The bucket hat, the star hat of 2020?
2020.10.02 Fashion

New retail concepts


In recent years, retail has experienced a surprising jump, particularly in France where all boutiques seemed to be interchangeable. Nowadays, retail is rife with innovative concepts, thanks to a rethinking of the physical settings and offering up true user experiences. Between refreshing new services and the appearance of new target audiences, here’s a look at the new retail concepts!

Retail fit
Be savvy about specialising

It’s a fact that more and more concepts are pivoting toward something that is not always easy to predict, but that has thus far borne fruit: specialising. Ever since Colette revolutionised the world of retail, in 1997, more and more sales spaces are embracing product diversity.

Nowadays, beyond mere fashion, plenty of concept-stores are pushing a strong identity. Some examples are les Boudeuses, on rue Saint-Denis (Paris), which touts unique pieces, “home furnishing” boutiques for certain big brands, or JBC, whose K’dee concept is based on a single target, and one that is not always well represented: children.

Indeed, every sector now seems to have its concept. The attempts are paying off handsomely, and the reward is an increasingly richer proposition of products adapted to every profile. Something to think about moving forward!

Beauté fit
Personalising the experience

Today, not a single boutique exists that hasn’t rethought the customer experience, tweaked down to the tiniest details. We’re now used to seeing open spaces, often built to accommodate other functions: adaptable open space settings, photo studios, yoga rooms, etc. In Paris, DiX has perfectly assimilated this new approach as, in addition to its boutique, it also offers a nail bar and a space purely dedicated to pop-ups.

The spaces themselves tend to be overwhelmingly minimalist, to keep the customer’s focus on the product, but that’s not all. In fact, in addition to keeping the focus on the items being presented, there’s also a focus on the story, the creative process and the design behind them.

This is why the ability to personalise the product being sold is increasingly important. A brand discovered on a trip, a product with a personal story, upcycled materials; these are the main pillars of some new retail concepts. This is also why stores are being increasingly referred to as “experience spaces.”

Retail fit
Stimulating desire

What better way to stimulate desire in a boutique than to regularly update the offer? Beyond being experience spaces, retail spaces are also places for discovery, which allow customers to learn about new designers or new fashion concepts. Here, too, DiX represents this type of new concept, by selling mainly young designers. By basing itself on an identity of eco-responsibility, a relatively restrained choice, and frequent artist collaborations, the “experience” part of the equation is constantly renewed and perfectly corresponds to the new stakes.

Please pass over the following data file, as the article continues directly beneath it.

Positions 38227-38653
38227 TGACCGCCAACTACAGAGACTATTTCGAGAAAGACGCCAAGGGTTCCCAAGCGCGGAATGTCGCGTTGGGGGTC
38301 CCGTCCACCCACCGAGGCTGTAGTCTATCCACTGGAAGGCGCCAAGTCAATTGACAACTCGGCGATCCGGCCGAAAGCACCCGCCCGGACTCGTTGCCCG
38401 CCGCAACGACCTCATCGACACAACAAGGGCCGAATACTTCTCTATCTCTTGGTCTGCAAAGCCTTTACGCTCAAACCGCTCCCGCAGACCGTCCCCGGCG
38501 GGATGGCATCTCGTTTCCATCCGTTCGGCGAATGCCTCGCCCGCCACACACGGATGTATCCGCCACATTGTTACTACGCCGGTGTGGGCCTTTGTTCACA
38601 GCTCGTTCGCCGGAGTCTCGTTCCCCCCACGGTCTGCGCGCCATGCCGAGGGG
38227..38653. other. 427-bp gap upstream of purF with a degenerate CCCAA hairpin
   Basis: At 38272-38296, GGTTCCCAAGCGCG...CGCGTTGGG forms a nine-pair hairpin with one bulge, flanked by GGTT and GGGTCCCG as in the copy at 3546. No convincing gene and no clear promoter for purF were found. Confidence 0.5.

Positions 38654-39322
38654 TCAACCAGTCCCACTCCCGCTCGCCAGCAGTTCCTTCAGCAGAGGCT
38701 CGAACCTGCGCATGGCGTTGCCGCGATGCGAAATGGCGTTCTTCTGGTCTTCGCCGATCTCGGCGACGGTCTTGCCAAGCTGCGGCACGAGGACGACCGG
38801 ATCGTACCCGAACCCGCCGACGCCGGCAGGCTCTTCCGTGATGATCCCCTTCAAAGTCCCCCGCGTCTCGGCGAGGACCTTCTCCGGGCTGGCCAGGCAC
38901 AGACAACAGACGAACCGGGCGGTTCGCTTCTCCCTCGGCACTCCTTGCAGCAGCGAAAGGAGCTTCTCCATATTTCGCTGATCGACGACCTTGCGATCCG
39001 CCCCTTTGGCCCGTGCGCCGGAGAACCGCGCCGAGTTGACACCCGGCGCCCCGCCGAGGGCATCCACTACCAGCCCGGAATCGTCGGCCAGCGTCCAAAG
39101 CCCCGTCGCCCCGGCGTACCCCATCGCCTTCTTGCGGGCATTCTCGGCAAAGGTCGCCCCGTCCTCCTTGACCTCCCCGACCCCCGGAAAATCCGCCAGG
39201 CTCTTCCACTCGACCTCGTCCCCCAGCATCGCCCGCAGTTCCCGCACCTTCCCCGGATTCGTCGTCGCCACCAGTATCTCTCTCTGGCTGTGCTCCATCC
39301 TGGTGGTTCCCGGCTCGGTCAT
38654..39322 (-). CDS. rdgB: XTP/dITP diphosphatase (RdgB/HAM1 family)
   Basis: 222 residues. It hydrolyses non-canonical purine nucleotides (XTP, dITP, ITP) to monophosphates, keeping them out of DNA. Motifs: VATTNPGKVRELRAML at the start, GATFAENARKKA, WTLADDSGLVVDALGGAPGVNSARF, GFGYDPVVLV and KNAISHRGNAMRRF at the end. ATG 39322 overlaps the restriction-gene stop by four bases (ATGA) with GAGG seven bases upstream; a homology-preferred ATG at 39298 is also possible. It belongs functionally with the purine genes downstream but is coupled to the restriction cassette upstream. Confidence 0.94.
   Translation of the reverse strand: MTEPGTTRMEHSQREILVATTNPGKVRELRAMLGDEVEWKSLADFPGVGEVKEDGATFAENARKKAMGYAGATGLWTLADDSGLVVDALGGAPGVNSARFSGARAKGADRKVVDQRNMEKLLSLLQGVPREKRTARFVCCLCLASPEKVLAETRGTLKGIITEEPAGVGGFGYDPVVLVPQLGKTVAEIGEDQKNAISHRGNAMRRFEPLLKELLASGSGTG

In the same perspective, the feeling of desire is titillated by innovations like the Drive or self-service concepts. & Other Stories has understood this perfectly, reflected by the automatic perfume dispenser it has set up in the Parisian Galeries Lafayette department store.

Retail fit

Know how to use language

Above all, retail is all about finding a voice, one in which the customer can identify him or herself. As of now, online commerce occupies a non-negligible part of our behaviours and our buying habits, which is why if you want to incite a customer to make the effort to come and see you in person, you must know how to express it.

It doesn’t take long to realise that the new retail concepts would not exist without language. Take a look at the Sézane apartment whose image alone makes the viewer feel like they are coming home to a warm and cozy setting. In the same way, the “store of the future” opened by Veja in Bordeaux reflects what the brand itself calls “the green economy.” The extra soulful touch? To really exemplify the concept, the boutique has a dedicated space for collecting and recycling used pieces, offers lower priced “slightly flawed” sneakers and even has a shoemaker’s workshop. When actions follow words, it’s hard not to sign on.

Hence, retail is now imbued with an air of innovation, albeit constrained because of the new behaviours driven by digital technology, including in the world of fashion. Between making customers feel like they exist as individuals, offering the playful aspect of a genuine experience, or giving customers the impression of being in a space that is truly alive; it all contributes to making retail a challenge that can be constantly renewed and improved in upcoming years.


Photography : COMME un camion / Octobre / Horace / Dix

Tommy
from Commeuncamion.com
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